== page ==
So what can be done? Tolkien said that loyalty “only becomes a virtue when one is under pressure to desert it.” He knew that to leave the Church was to leave Christ, and that if Christ is to be believed, then “this spectacle is alas! only what was to be expected: it began before the first Easter, and it does not affect faith at all…” When we are tempted to leave that faith behind because of trials, remember that the faith safeguarded by the Church is eternal truth. That is when our virtue grows.
Tolkien’s experience suggests several ideas for maintaining perspective. We have heard them before, and they bear repeating. One is to remember our own sinfulness, “associating ourselves with the scandalizers not with the saints, not crying out that we cannot ‘take’ Judas Iscariot, or even the absurd and cowardly Simon Peter, or the silly women like James’ mother, trying to push her sons.” We must not be too eager to point fingers. The abusive priest, or the bishop who chose expediency over integrity, or the women and men whose motive is ambition rather than service are no more the reason for the Cross than we are.
Remember, also, the good — the faithful priests who selflessly follow Christ’s example. “I have met snuffy, stupid, undutiful, conceited, ignorant, hypocritical, lazy, tipsy, hardhearted, cynical, mean, grasping, vulgar, snobbish, and even (at a guess) immoral priests … but for me one Fr. Francis outweighs them all,” he said of his guardian. Fr. Francis became a father to Tolkien, raising him after his mother’s death from the priest’s own private finances. Do we appreciate the lives our priests have devoted to us?
The True Answer to Crisis
But Tolkien’s true answer to the crises of the Church, wherever they appear in history, is two-pronged: the Blessed Sacrament and prayer. He recommended the Eucharist as the “only cure for sagging or fainting faith… Frequency is of the highest effect. Seven times a week is more nourishing than seven times at intervals.” Within the canon of the Church Triumphant are saints who lived on no other nourishment than the Eucharist. Tolkien was no doubt familiar with them (the Elvish waybread called lembas had a potency to sustain the body that grew as lembas became the only source of sustenance) but he was more likely speaking from experience — he received communion frequently, almost every day at many points in his life.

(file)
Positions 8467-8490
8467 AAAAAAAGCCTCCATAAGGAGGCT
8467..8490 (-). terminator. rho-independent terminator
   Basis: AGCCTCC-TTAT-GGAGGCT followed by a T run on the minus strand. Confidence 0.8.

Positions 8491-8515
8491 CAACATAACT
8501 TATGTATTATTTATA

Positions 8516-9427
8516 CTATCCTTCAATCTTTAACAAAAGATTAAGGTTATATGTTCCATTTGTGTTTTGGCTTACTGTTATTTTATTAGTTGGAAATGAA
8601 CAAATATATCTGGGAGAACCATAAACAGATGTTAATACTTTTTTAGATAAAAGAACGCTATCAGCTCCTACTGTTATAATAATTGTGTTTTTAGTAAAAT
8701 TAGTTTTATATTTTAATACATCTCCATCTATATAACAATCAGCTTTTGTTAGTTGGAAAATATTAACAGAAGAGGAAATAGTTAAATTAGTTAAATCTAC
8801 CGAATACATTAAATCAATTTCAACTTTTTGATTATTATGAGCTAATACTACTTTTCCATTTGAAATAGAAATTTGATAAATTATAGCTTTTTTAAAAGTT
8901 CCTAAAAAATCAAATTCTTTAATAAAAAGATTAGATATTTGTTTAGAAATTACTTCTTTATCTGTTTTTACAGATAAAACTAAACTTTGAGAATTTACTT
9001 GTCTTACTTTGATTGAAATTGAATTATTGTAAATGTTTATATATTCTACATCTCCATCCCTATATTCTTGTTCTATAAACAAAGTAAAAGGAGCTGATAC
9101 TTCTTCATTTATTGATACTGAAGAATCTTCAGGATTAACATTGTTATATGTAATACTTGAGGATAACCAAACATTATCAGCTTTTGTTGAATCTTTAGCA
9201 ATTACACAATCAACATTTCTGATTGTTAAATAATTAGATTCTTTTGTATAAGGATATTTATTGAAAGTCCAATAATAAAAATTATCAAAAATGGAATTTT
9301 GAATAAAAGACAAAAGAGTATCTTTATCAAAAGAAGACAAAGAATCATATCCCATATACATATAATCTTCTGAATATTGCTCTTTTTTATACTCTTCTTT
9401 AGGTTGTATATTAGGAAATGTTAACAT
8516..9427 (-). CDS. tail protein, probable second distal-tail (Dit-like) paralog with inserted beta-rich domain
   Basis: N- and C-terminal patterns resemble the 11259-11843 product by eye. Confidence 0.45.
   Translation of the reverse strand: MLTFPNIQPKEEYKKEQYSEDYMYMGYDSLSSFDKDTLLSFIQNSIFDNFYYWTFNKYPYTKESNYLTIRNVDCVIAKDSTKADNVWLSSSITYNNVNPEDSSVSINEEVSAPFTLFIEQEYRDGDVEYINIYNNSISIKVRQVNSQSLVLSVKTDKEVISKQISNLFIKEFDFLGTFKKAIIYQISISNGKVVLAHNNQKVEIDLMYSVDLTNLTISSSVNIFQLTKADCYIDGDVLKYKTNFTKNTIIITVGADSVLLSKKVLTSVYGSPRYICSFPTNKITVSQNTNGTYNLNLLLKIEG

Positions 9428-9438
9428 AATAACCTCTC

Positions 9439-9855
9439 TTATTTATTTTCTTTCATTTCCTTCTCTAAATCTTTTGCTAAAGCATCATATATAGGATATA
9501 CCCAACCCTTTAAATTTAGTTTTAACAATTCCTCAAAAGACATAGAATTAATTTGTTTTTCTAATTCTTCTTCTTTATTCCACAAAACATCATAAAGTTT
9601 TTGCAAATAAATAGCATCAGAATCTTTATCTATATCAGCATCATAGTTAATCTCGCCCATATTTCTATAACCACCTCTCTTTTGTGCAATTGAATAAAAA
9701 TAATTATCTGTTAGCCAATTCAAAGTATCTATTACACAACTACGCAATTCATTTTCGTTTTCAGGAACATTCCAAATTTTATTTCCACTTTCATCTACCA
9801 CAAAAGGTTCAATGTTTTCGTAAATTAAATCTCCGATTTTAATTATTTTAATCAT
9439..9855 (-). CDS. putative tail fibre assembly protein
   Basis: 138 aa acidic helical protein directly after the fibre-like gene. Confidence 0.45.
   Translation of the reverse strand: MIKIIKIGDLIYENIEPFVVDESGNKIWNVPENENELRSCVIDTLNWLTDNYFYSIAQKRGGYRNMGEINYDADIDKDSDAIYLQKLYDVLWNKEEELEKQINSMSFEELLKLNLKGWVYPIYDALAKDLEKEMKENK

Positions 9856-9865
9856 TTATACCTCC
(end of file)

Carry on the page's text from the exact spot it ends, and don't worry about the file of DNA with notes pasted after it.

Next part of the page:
When desperate feelings encroach, he said that there is nothing to do but pray, “for the Church, the Vicar of Christ, and for ourselves.” But, then again, prayer is everything. In the midst of frustration and helplessness, prayer is our most powerful weapon. Our prayers help build the Kingdom of God, especially when they start with personal holiness.
Tolkien makes an important point in his writings. When his characters reach an apparent dead end, Gimli says, “This is a bitter end to all our toil and hope.” Aragorn responds, “To hope, maybe but not to toil.” Sam Gamgee, one of his simplest and finest characters, “did not need hope, as long as despair could be put off” by devoting himself to his task — to serve Frodo, as he had done for years. It is for this reason that Tolkien spoke of Sam as the real hero. A well-trained faith will supply us when hope seems to fail, strengthening our will and directing our steps. We must train ourselves in the faith if we want to exercise it with faithfulness.
Tolkien described faith as a permanent and indefinitely repeated act rather than a momentous, final decision. Our task is prayer, and our prayer should be to love with the love of Christ for His Bride, His Church. As Tolkien knew, “Our love may be chilled and our will eroded by the spectacle of the shortcomings, folly, and even sins of the Church and its ministers, but I do not think that one who has once had faith goes back over the line for these reasons (least of all anyone with any historical knowledge)… We must therefore either believe in Him and in what he said and take the consequences; or reject him and take the consequences.”